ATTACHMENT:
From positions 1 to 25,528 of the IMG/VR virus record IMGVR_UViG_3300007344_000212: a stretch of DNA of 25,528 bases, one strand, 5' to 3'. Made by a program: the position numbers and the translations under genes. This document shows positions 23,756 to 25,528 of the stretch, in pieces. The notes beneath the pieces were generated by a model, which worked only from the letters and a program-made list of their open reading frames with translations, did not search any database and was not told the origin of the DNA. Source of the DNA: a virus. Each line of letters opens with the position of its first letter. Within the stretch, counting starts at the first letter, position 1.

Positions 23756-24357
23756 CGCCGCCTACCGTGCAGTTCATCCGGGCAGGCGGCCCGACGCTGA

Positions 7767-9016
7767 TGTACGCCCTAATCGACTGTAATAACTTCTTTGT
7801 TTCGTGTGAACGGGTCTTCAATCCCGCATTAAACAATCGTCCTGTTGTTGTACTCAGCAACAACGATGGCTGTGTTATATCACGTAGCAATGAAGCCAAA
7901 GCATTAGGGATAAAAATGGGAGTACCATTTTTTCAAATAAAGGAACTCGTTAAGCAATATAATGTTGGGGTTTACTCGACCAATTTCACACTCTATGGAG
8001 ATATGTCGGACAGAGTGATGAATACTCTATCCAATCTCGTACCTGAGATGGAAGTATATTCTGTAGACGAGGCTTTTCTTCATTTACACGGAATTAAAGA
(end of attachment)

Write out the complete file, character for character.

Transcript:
From positions 1 to 25,528 of the IMG/VR virus record IMGVR_UViG_3300007344_000212: a stretch of DNA of 25,528 bases, one strand, 5' to 3'. Made by a program: the position numbers and the translations under genes. This document shows positions 23,756 to 25,528 of the stretch, in pieces. The notes beneath the pieces were generated by a model, which worked only from the letters and a program-made list of their open reading frames with translations, did not search any database and was not told the origin of the DNA. Source of the DNA: a virus. Each line of letters opens with the position of its first letter. Within the stretch, counting starts at the first letter, position 1.

Positions 23756-24357
23756 CGCCGCCTACCGTGCAGTTCATCCGGGCAGGCGGCCCGACGCTGA

Positions 7767-9016
7767 TGTACGCCCTAATCGACTGTAATAACTTCTTTGT
7801 TTCGTGTGAACGGGTCTTCAATCCCGCATTAAACAATCGTCCTGTTGTTGTACTCAGCAACAACGATGGCTGTGTTATATCACGTAGCAATGAAGCCAAA
7901 GCATTAGGGATAAAAATGGGAGTACCATTTTTTCAAATAAAGGAACTCGTTAAGCAATATAATGTTGGGGTTTACTCGACCAATTTCACACTCTATGGAG
8001 ATATGTCGGACAGAGTGATGAATACTCTATCCAATCTCGTACCTGAGATGGAAGTATATTCTGTAGACGAGGCTTTTCTTCATTTACACGGAATTAAAGA